Kia launches new family of slick commercial EVs

Kia pb5 concept at ces 2024 57

PB5 is an electric MPV scheduled to land in the UK in 2026

PV5 launches in 2025 as a Ford Tourneo Custom rival, followed by a whole range of electric commercial vehicles

Kia will enter the world of commerical vehicles in 2025 with an all-electric van called PV5.

The Kia PV5, revealed at CES in Las Vegas, is the first of a future line-up of what Kia calls PBVs, which stands for Platform Beyond Vehicle. Kia has shown off several concept versions of these PBVs at CES alongside the PV5, including smaller PV1 and PV3 models and a larger PV7, as well as different versions of the PV5 itself, as part of plans to ramp up its offering of multi-purpose vehicles in the coming decade.

The PV5 will launch first, in 2025, and is the first model to come from a new factory in Korea – with an initial capacity of 150,000 units per year – designed solely to produce PBVs using a bespoke and more flexible manufacturing process.

The PV5 is 4.7 metres long and has a punchy target price of €35,000 (£30,600) for an entry-level model, although what size battery it will have and an indicated range has yet to be disclosed. A longer-wheelbase version is possible.

It will be built on a specially-adpated version of the E-GMP platform used on the likes of the Kia EV6 and new Kia EV9 electric cars. Unlike those models, the PV5 will be natively front-wheel drive and has a 400V electric architecture rather than the 800V of the road cars.

Two versions of the PV5 confirmed to be offered at launch are a seven-seat People Mover – a rival to the new electric Ford Tourneo Custom – and a High Roof panel van version that maximises cargo space. Kia is targeting small and medium businesses, including utility companies, with this van initially. The pair of PV5s is set to reach the UK in 2026.

The People Mover will appeal to taxi companies and Kia has confirmed it is in talks with Uber around a supply deal, and the firm indicated that the taxi giant was influencing elements of the PV5’s design and configuration.

There are also plans for an autonomous Robotaxi version of the PB5, which is also previewed at CES as the PV5-R. A production date of 2028 is mooted for this model, which will have Level 4 autonomous capabilities and as such the introduction of which will be limited by legislation. 

The final version of the PV5 is a pick-up truck, although the company admits this is more to show the configurability of the platform rather than a model with production intent. The company does however have plans for a internal combustion engine-powered pick-up in some global markets – but that is separate from this project. 

The one fixed element of the interior of all the PV5’s is the ‘driver zone’ cabin, with the rest customisable through the use of various interchangeable modules. For example, when in passenger mode, the area traditionally used for a passenger seat can serve as a secure area for holding luggage, while a variety of seat types can be placed in a number of layouts.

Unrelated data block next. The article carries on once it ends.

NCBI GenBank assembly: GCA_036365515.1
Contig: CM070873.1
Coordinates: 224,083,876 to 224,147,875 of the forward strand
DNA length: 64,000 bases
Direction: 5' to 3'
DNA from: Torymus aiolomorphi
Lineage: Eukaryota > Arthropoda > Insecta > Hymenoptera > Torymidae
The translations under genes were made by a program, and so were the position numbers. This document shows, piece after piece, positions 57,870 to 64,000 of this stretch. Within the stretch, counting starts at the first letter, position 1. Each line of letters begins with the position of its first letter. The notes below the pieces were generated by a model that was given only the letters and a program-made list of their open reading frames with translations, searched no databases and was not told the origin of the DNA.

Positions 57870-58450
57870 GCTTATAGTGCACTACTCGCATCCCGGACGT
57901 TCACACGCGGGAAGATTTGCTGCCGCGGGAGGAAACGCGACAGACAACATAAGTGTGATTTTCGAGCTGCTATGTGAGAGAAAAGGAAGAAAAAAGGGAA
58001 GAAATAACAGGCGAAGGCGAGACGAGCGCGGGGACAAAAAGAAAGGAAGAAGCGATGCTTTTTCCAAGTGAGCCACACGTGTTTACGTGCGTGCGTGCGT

The launch of the PV5 is what Kia calls phase one of a three-phase project around PBVs. The second phase will include the launch of the production PV7, which has been previewed as a CES concept also. 

The PV7 will be offered in lengths ranging from five to 5.7 metres and will go into production in 2027. This will also be natively front-wheel drive, but will come with all-wheel drive as an option and be equipped with the 800V architecture for faster charging. 

Phase two will also include the roll-out of new software for the PBVs that will use AI to ensure they are always up to date. Phase three is more conceptual and not planned until at least 2032, but it envisions a whole network of different-sized PBVs able to interact with one another across multiple uses and business needs.

The other two PBVs previewed, the PV1 and PV3, do not yet have plans for production. Kia admits the PV3 is too similar to the PV5 for now but will invite businesses to suggest use cases for it which may yet see it made. The PV1 is a small, autonomous-only model that is intended for carrying small loads in tight urban areas

As indicated by the model names, Kia is also open to further PBV models to sit between the initial concepts in the future. All the models have what is called a ‘dynamic hybrid’ modular body on top of their skateboard EV platform. This combines tubular steel and engineered polymers to reduce the amount of parts needed by 55%, Kia claims, with no reduction in rigidity. Lots of recycled materials are used in the construction of the PBVs, too. 

Kia is also developing a range of fleet management options, including over-the-air updates, to help firms running a large number of PBVs. It is also developing a PBV Ecosystem, based around an integrated rail system on the ceiling, floor and side of the machines, that will allow items such as frames, cabinets and seats to be switched between different PBVs.

Beyond the vehicles, Kia is further planning to integrate robotics and autonomous driving technology into the PBV ecosystem, so that the vehicles are ready for use in future ‘smart city’ environments. This would be in phase three. 

Additional reporting by James Attwood

Source: Autocar

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